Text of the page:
Without consulting any physicians or pollsters, I’m willing to guess that most people don’t find suicide very romantic or poetic. Some filmmakers do, however: Remember when Audrey Hepburn tried to kill herself at the start of Billy Wilder’s Sabrina, and Humphrey Bogart was quaintly amused? Didn’t make a lot of sense.
Yet the opening scene of the new film by Danish writer-director Lone Scherfig features a similar suicide attempt by Wilbur (Jamie Sives), who swigs two bottles of pills and turns on the gas to the accompaniment of oppressive, nearly whimsical music. His brother Harbour (Adrian Rawlins) rushes home to save him, and Wilbur is furious. Wilbur Wants to Kill Himself, we’re told. We just have no idea why, and even after watching the entirety of this Glasgow-set film, we have no more insight into the big suicidal elephant in the middle of the room.
Given Scherfig’s gentle humanistic touch (as seen in Italian for Beginners, her sweetly unambitious previous Dogma film) and three fine performances from the brothers and a single mother (Shirley Henderson) who comes into their lives, it would be easy to enjoy the film as something of a black romantic comedy. But no matter the charm of the clever screenplay, we don’t really understand why Wilbur is how he is, and no amount of sophisticated storytelling can completely make up for it.
Perhaps it has something to do with the brothers’ father, who dies shortly before the opening attempt. Other attempts follow, all carrying a certain whimsical bent that ensures he’ll be saved, and we’ll be invited to chuckle. An otherwise smart character seems terribly dumb when it comes to killing himself: He specializes in found suicides, such as the hanging attempt when he happens to spy a sturdy towel rack in the hallway of the brothers’ bookshop. He doesn’t try anything surefire, such as jumping off a building—though he stands on the edge of one. Wilbur doesn’t seem so much depressed as annoyed that everybody is getting in the way of his apparent plan.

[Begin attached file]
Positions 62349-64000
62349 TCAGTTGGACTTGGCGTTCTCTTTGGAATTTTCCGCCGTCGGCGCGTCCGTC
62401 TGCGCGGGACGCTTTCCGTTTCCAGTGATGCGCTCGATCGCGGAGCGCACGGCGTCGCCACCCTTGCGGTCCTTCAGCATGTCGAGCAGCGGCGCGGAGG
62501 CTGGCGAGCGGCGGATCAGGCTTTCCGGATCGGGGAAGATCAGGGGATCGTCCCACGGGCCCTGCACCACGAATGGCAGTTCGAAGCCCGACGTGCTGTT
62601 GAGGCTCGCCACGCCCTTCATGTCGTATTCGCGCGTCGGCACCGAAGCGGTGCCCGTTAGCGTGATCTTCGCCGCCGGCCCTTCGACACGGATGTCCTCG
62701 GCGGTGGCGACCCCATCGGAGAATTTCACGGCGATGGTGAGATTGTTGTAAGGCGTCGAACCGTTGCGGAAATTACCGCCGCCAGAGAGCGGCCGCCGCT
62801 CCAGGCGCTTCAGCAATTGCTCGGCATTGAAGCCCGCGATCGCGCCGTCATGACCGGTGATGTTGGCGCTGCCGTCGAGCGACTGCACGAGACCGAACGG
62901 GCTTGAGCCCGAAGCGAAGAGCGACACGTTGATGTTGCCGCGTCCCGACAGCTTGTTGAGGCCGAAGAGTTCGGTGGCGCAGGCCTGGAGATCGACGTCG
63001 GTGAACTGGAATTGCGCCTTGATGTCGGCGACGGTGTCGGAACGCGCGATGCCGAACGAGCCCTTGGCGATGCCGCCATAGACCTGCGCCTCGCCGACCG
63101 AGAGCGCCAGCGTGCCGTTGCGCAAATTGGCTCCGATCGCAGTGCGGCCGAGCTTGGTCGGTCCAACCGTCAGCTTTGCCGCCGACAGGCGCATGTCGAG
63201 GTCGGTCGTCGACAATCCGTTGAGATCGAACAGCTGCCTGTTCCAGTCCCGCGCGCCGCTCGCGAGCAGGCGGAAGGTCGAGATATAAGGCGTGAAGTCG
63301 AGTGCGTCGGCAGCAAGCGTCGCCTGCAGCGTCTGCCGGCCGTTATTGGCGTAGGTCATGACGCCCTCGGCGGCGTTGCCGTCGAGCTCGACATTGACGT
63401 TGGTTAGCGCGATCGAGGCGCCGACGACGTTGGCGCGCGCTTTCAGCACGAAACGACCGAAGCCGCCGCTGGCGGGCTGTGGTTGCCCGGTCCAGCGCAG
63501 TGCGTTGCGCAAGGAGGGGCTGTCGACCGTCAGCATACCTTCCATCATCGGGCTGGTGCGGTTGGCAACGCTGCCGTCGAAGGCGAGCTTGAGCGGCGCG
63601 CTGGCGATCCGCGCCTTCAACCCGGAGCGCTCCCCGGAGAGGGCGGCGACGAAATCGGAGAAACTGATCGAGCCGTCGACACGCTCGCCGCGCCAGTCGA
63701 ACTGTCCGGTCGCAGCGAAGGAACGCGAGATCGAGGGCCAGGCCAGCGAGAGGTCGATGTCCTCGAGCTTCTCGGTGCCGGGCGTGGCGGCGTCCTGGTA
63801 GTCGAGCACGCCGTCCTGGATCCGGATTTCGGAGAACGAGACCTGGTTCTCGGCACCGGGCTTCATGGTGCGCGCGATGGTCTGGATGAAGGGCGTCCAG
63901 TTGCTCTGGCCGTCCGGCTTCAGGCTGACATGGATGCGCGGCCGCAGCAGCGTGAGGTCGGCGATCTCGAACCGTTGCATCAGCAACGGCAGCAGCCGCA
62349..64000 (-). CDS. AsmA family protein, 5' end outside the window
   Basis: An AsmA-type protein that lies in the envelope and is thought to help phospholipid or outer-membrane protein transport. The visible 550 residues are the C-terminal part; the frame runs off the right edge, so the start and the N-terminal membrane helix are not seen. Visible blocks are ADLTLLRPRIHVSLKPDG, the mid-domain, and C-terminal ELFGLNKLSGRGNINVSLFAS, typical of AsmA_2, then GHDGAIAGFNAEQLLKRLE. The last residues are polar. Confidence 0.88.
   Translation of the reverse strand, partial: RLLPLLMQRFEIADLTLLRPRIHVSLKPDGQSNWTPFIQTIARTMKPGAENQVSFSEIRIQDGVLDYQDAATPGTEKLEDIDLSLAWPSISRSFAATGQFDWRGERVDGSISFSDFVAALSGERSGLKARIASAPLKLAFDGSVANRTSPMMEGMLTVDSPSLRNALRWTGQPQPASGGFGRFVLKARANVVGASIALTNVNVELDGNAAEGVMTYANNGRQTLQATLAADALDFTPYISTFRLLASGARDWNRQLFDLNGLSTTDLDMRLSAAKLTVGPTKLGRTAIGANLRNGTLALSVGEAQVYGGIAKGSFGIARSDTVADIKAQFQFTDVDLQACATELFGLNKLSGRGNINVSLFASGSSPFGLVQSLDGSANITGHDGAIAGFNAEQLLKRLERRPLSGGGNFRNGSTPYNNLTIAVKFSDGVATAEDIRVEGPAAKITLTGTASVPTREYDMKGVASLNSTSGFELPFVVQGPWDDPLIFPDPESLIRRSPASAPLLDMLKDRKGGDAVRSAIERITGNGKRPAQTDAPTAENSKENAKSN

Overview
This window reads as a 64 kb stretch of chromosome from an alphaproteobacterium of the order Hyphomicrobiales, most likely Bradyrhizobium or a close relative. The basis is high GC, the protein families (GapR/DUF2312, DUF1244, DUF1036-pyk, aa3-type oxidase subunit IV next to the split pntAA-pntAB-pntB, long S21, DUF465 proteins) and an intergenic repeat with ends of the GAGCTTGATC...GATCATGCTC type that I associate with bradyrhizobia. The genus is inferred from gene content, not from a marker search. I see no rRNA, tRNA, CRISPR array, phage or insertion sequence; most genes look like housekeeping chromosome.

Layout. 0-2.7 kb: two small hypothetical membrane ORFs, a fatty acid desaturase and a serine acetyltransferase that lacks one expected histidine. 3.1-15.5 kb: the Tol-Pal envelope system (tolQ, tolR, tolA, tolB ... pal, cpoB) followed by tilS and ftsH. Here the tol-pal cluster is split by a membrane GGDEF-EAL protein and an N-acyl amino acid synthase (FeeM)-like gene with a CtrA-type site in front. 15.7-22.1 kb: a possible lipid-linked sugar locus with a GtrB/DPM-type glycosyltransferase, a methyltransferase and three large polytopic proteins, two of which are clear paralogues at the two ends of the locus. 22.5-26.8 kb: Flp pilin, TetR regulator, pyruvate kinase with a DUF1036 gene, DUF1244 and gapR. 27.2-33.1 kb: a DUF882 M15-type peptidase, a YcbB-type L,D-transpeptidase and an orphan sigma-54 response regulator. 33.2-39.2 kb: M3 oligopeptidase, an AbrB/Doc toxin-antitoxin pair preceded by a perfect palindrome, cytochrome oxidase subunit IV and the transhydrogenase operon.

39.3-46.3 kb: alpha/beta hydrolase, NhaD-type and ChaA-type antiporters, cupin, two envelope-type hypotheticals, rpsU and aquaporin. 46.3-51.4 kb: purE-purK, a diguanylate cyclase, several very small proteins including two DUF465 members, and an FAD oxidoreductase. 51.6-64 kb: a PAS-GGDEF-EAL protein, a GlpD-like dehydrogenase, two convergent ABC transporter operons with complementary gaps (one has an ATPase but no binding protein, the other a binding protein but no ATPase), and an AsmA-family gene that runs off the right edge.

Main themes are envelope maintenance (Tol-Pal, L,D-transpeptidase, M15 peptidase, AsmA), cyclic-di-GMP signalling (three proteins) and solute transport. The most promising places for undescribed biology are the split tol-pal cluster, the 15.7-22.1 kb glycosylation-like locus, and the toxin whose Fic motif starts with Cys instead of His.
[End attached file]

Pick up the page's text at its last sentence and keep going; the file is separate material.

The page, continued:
“It gets more and more humiliating every time I survive,” Wilbur complains to his brother, who decides to live with Wilbur. Soon, Harbour is with Alice, the single mother played by Henderson with her inimitable quiet grace. In many ways, she’s the star of the movie, since neither brother reveals very much about himself during their involvement.
Sives looks a lot like Robbie Williams, so Scottish women are drawn to Wilbur in droves; he even takes up with Moira (Julia Davis), an earnest, pretentious nurse in his suicide support group. In fact, his Lothario quality (and his penchant for finding women who lick his ears) is much easier to believe than his depression, or whatever it is that’s driving him to do completely inexplicable things with pills and knives.
Scherfig has tremendous gifts as a filmmaker, and she seems much less interested in the craft-for-craft’s-sake filmmaking of the Dogma school this time around. The film is downright conventional, from its camera angles to its lighting to its three-act structure. She’s got the patience to examine the dynamics of a family without resorting to platitudes, and she gets even better when things get more complicated among the three leads. She also produces a handful of killer one-liners: After recovering from another attempt in which he was briefly dead, Wilbur is asked what it’s like. “There’s nothing,” he says. “Just blackness and silence. It’s like being in Wales.”
Wilbur Wants to Kill Himself is just as charming as Audrey Hepburn, but its huge central flaw leaves the viewer with a disjointed experience. Perhaps suicide isn’t logical, but shouldn’t it at least be plausible?
WILBUR WANTS TO KILL HIMSELF, **.5, Jamie Sives, Adrian Rawlins, Shirley Henderson, Not Rated